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조소영 박사 / Cell is not the problem


1. Hello, I am 조소영, a 3rd year doctoral degree researcher.

I am currently 3rd year in my doctoral degree of bio medicine engineering in Germany.

Before moving to Germany, I completed masters degree in England.


There are various subjects in the field of bio science, and mine is about cancer and genetic control through study about DNA and RNA.





2. Research atmosphere of Germany and 9 to 6


The atmosphere and environment of each lab will differ according to a lot of factors, but in my lab we usually come and go around 9am and 6pm. Occasionally when we have a lot to work on, we come to lab in weekends too.


Communication with the professor is held through 1:1 meeting, along with once-a-week group meeting session where we talk about project procession and experimental data.

If there is any difference compared with domestic labs, it is that relationship in lab is horizontal and not vertical. Even the professor is quite friendly, sharing our daily lives. Although this part may differ on your professor’s style.





2-1. I recommend going abroad for your own research.

I don’t have plenty of experience with domestic labs so I do have to be little bit cautious about this, but I think domestic labs are more passive system, where we study theory first in the masters degree and move on to self-controlled experiment in the doctoral degree. Here, there are some similarities, but you can proceed with your own idea and research even when you are an undergraduate student. We talk about our idea freely, and when it is considered a decent subject, you are given the chance to carry it out on your own.





3. Same cell, different results

Quite a lot of variables come up when your experiment is about the cells, and I think many bio-field researchers will agree with this. Ideally speaking, every experiment should be held in the 100% same environment, but this is actually close to impossible.



Cells can react differently to the slightest environmental change such as temperature, humidity, night, day, etc. I experienced this too, when my experimental data held in the first and second year did not match even after tons of experiment. Eventually I had to start all over again with a new hypothesis.


During this time, I felt helpless for quite a long time, since my efforts did not match the outcomes.





4. Cells still don’t favor me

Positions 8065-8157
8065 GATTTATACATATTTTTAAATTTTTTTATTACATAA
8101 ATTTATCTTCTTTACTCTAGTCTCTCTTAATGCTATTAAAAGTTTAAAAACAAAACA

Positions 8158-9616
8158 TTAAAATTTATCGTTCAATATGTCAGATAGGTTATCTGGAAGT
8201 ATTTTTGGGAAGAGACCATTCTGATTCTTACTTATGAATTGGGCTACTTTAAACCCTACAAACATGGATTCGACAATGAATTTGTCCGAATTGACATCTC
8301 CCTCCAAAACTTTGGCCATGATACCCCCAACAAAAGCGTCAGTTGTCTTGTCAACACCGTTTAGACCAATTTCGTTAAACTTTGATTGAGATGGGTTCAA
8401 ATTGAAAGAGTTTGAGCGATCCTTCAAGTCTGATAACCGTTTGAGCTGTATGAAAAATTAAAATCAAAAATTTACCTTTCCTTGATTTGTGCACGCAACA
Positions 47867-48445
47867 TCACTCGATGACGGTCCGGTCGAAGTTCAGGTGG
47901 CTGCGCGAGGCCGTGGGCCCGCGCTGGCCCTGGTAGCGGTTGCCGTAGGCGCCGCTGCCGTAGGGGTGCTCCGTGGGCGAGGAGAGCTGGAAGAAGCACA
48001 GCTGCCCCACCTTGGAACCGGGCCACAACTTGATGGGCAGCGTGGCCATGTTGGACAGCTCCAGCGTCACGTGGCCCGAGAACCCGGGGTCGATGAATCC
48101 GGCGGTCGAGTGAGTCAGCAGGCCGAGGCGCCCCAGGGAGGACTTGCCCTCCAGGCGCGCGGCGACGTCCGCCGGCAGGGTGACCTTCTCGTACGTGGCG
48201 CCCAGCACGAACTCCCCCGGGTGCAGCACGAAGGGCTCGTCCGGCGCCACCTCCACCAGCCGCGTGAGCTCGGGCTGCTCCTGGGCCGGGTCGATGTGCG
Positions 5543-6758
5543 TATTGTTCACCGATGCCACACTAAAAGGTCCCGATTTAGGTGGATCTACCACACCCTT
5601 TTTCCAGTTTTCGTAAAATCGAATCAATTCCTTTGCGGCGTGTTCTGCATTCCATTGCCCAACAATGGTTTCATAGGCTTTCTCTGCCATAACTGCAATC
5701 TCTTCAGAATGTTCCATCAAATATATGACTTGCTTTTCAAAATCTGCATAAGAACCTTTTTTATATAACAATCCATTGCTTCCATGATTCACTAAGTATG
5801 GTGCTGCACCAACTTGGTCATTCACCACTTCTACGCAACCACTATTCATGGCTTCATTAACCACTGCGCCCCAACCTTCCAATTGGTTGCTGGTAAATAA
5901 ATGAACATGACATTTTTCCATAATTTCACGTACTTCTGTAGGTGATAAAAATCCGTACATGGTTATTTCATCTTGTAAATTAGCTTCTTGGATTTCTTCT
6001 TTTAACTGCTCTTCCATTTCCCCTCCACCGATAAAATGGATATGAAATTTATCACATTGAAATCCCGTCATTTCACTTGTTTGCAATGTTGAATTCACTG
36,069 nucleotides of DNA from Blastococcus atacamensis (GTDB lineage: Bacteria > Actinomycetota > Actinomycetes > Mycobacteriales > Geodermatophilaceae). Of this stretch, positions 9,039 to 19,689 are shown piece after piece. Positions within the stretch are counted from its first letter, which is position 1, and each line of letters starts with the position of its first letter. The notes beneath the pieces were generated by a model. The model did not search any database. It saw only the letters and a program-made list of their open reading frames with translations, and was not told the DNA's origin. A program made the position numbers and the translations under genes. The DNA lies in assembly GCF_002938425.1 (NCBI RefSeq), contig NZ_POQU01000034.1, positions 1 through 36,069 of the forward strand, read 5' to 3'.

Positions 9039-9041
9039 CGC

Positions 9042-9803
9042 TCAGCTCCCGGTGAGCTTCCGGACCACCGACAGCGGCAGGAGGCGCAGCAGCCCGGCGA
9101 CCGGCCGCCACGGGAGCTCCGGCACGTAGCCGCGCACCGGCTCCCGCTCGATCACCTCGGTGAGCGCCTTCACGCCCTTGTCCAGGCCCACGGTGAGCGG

Cells do not favor my expectations even until recently, so my experimental data for the last 1 year cannot be used for my paper, but I’m trying to get used to it since this is an typical issue in the field of bio science.



Some of my colleagues who started out faster than me experienced failure with their projects that they worked on for 3 years – and our doctoral degree is for 4 years!


But in their 4th year, they were able to perform their research in a more precise, better, and quicker manner due to their lessons learned through failures.


Actually most of our papers are published in our last year of doctoral degree, without the previous experimental data.





5. You will be compensated for your efforts.

When I was frustrated with my experiment, the professor told me “I had hard time also with these kinds of research, but I tried hard. Your effort will not abandon you, so don’t be frustrated.”. This sentence was my exit from my frustration.


Prolonged research and experiment will wear you out, but everyone experience it, so don’t let it take over you and move on!





6. Through our failures, we are able to move on.

Not just in bio field but also in any field of science, do not be frustrated just because your experiment doesn’t turn out well.


Through those failures, another start is possible. I too learned a lot through the hard times, and now I am confident that I can overcome any obstacles.


Regardless of what it is, failure is just a process to widen your perspective.

 

조소영 박사

"Failure is a process that widens your perspective"



About the interviewee

Bristol University, Department of Biochemistry

Imperial College London, Master degree in Molecular Cytology

Jena University, Doctoral degree in Molecular Bio Center